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This is how America talks tech

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Okay, once and for all: Is it “gif” or “jif”?

EBay Deals, which runs a blog, decided to find out. Its team surveyed 1,100 people—US residents, ranging in age from 18 to 45—asking them about the terms they use to describe some of the most common objects and actions of digital life. And about the way they pronounce those terms when they’re discussing them IRL, which is pronounced I-R-L. The team, a representative told me, started by issuing a round of questions to 200 people, asking for open-ended answers; once they got a selection of three or four common terms—”remote,” for example, as well as “remote control,” “clicker,” and “controller”—they polled the entire group to get a sense of the popularity of each term.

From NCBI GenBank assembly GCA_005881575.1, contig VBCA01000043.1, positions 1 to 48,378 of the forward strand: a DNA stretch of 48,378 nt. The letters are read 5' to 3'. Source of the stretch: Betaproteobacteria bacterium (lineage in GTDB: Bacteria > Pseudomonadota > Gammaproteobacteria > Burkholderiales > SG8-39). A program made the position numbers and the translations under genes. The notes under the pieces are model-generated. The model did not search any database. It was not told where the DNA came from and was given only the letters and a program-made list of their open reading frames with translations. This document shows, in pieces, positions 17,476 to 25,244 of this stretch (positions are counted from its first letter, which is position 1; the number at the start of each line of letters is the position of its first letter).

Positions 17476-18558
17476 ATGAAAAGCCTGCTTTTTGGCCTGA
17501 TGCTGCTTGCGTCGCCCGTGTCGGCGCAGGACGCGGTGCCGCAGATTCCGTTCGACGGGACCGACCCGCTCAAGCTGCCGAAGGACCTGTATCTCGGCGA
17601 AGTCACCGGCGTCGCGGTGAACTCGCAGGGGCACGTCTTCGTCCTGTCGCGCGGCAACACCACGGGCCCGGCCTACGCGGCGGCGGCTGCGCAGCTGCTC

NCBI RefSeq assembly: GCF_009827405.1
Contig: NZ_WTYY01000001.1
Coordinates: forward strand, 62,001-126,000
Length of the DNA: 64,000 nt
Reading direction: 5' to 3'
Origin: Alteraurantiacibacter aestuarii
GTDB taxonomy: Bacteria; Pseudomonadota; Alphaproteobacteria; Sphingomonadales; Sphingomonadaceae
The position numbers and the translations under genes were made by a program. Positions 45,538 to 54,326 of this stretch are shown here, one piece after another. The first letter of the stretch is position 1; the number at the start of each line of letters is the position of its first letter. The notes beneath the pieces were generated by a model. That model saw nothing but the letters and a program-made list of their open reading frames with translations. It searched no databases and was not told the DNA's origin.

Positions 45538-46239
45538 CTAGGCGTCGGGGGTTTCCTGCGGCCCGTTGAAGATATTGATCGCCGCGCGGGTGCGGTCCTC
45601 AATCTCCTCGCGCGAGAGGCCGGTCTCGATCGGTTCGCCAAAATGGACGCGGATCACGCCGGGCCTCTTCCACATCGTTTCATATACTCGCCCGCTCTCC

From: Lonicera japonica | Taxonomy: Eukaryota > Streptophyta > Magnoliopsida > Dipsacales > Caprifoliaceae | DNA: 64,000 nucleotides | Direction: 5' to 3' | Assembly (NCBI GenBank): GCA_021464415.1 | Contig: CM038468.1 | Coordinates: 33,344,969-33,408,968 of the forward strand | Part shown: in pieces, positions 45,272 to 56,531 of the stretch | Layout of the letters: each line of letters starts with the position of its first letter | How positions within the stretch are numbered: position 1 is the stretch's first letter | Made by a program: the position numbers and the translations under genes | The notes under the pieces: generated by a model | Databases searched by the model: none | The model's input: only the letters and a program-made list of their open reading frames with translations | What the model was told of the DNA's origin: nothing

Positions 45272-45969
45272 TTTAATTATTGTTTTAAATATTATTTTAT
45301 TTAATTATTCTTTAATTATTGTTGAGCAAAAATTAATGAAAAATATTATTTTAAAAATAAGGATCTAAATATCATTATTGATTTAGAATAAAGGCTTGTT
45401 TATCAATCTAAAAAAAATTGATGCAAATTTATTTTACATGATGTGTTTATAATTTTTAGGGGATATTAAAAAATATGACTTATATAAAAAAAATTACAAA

Their findings? “Remote,” it turns out, is much more commonly used than “clicker.” But there were more surprising findings, as well. For example: More than 30 percent of eBay’s respondents pronounce the word “meme” as “me-me,” which is as fun to say as it is incorrect. And nearly 43 percent of those respondents pronounce “data” as “dah-tuh,” eBay said—a nod to the original Latin, maybe, but also a snub to certain androids.

And the whole “gif” vs. “jif” thing? Nearly 54 percent of respondents use the hard-g version, compared to nearly 41 percent who use the soft. And more than 5 percent use another pronunciation entirely—which makes you wonder whether there’s a group of Americans going to Buzzfeed, scrolling down, and remarking to themselves about all the animated jeefs.

Here are more of their findings:



Mobile phone

Flash drive


Remote control


Booting up


Online search



This post originally appeared at The Atlantic. More from our sister site:

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